If there's an issue with Mercenary, it's that the touch screen implementation is hit-and-miss – I actually enjoyed the hacking mini-game, which moves swiftly yet requires some sharp on-the-spot problem-solving, but the mandatory swipes required to complete a melee takedown are a bit much. If there's an even bigger issue with Mercenary, it's the miserable final boss, which kills the accumulated momentum of what is 98% of an adeptly-paced campaign. It's cheap, it goes on forever and it overwhelms what little story intrigue Mercenary develops by the end. The game briefly explores war profiteering and the idea of participating in an armed conflict without allegiance to one side or the other, but its messages are nullified when its climactic encounter feels so distinctly video game-like.

Killzone: Mercenary asset

Mercenary still manages to offer far and away my favorite Killzone campaign yet, but it also adheres rigidly to the series' tradition of its multiplayer holding the most appeal. Much of it is run-of-the-mill, but the clear standout is a mode called Warzone, wherein two teams complete five objective-based phases, doing things like hacking mobile terminals or collecting item drops from downed opponents. What I love is that Mercenary is probably the only competitive shooter I've ever played in which I actually took advantage of having multiple loadouts. Since Warzone constantly mixes up its objectives, having different equipment sets for different situations is essential. During the interrogation phase, you'll want non-lethal weaponry or quieter gear; for the deathmatch rounds, more protection and harder-hitting firepower may be ideal.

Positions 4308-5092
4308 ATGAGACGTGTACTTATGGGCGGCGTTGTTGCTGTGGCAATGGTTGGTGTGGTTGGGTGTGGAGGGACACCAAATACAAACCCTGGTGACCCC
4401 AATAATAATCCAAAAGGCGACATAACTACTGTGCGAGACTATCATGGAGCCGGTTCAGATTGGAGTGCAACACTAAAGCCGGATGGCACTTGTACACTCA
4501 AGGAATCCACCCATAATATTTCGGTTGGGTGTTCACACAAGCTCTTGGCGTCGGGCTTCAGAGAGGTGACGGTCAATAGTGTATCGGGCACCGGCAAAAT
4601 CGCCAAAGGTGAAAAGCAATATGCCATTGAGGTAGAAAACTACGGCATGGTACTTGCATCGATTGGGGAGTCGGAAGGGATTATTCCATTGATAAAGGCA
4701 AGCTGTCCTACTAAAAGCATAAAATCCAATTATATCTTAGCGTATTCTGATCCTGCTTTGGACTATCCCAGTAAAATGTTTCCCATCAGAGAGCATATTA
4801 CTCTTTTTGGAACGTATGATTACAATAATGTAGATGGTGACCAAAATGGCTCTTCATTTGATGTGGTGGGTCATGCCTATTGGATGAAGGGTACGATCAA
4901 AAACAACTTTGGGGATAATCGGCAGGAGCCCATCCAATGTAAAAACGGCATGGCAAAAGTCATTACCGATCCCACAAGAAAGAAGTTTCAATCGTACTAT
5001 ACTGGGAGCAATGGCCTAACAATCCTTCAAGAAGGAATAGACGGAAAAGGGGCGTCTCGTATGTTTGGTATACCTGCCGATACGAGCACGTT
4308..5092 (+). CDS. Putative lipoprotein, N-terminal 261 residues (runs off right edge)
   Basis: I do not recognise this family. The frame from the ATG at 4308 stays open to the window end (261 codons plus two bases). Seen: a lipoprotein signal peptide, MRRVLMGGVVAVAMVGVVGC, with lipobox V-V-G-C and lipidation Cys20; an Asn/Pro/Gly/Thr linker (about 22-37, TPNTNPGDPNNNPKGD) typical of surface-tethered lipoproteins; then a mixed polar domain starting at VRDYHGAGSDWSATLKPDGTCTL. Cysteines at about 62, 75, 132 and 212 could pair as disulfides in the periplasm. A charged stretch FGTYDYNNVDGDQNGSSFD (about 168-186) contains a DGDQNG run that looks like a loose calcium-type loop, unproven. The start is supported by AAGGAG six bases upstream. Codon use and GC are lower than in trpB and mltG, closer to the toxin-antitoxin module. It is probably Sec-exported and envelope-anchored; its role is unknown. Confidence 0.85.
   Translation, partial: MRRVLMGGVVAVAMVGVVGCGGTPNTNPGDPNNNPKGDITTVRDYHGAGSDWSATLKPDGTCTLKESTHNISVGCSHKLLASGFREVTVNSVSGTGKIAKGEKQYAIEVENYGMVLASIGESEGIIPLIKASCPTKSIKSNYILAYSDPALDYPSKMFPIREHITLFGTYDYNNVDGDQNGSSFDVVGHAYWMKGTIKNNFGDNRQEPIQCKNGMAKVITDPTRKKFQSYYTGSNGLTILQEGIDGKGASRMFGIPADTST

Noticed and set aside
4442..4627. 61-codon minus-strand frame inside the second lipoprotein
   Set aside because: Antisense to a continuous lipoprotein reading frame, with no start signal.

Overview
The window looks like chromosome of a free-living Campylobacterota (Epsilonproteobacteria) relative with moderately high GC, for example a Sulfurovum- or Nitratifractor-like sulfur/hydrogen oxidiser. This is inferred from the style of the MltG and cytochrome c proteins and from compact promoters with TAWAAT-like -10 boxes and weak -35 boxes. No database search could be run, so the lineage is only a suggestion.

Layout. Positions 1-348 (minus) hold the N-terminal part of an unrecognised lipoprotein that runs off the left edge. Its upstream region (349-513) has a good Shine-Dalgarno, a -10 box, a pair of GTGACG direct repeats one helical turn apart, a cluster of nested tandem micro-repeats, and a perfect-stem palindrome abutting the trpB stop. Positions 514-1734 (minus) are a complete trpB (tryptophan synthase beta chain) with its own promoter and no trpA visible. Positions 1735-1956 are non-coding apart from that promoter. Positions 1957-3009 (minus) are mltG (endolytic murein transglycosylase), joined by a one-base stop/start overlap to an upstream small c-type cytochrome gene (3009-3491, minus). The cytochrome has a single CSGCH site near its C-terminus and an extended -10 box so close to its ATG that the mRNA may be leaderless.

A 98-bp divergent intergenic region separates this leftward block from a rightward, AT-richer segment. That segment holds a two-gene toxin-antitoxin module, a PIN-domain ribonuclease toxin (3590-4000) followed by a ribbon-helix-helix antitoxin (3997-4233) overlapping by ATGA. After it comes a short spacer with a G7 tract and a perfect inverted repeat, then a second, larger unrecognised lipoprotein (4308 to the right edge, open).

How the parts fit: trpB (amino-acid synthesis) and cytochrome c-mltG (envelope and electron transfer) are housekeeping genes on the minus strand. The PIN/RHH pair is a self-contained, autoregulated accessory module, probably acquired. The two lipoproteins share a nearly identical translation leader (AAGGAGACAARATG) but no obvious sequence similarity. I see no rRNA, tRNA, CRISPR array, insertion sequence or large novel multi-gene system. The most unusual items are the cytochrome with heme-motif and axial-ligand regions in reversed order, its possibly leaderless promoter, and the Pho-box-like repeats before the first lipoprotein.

Plus, those wonderful VAN-Guard gadgets carry over into the online modes and will contribute a heckload of player-made water cooler moments. A particular favorite of mine was when an enemy player and I were standing on opposite sides of an automatic door. We could both see each other on our radars, but neither wanted to make the first move. I finally decided to charge through the door, whereupon I was met with a flurry of bullets... all of which bounced off of the Carapace shield that I had just activated. I waited until he emptied his short clip, and then I downed him with a single bullet, and good times were had.

So it's a great package, but even after I've determined that Mercenary is a worthwhile game for its depth and its entertainment value, I'd be lying if I said that the game's visual splendor isn't a massive thrill in and of itself. It's getting harder and harder for consoles to impress us with graphical power, yes, but I can never seem to stop gaping in awe over what this flat, scrawny little handheld is capable of. Even if Mercenary had turned out poorly, I'd still urge you to check it out purely for a scene in the first mission wherein the main character and his buddy dive through a window, glide over a massive cityscape and land in an adjacent high-rise, all while the Vita doesn't so much as clear its throat. Thankfully, I can recommend Mercenary for a whole hell of a lot more than that. I'm gonna go play it some more when I'm done here, while my copy of Shadow Fall goes ignored on my shelf.


Suskie's avatar
Community review by Suskie (January 18, 2014)

Mike Suskie is a freelance writer who has contributed to GamesRadar and has a blog. He can usually be found on Twitter at @MikeSuskie.

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honestgamer posted January 18, 2014:

Even before I hit the final line, you had me thinking that I chose the wrong Killzone game to start with (Shadow Fall). This was an excellent review, as usual. If I weren't broke, I'd probably order myself a copy of this right now. Maybe later I still will. It seems like the sort of Vita title that belongs in my library.
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Suskie posted January 18, 2014:

Thanks for reading! The game's still currently only $9 for PS+ users, if that helps.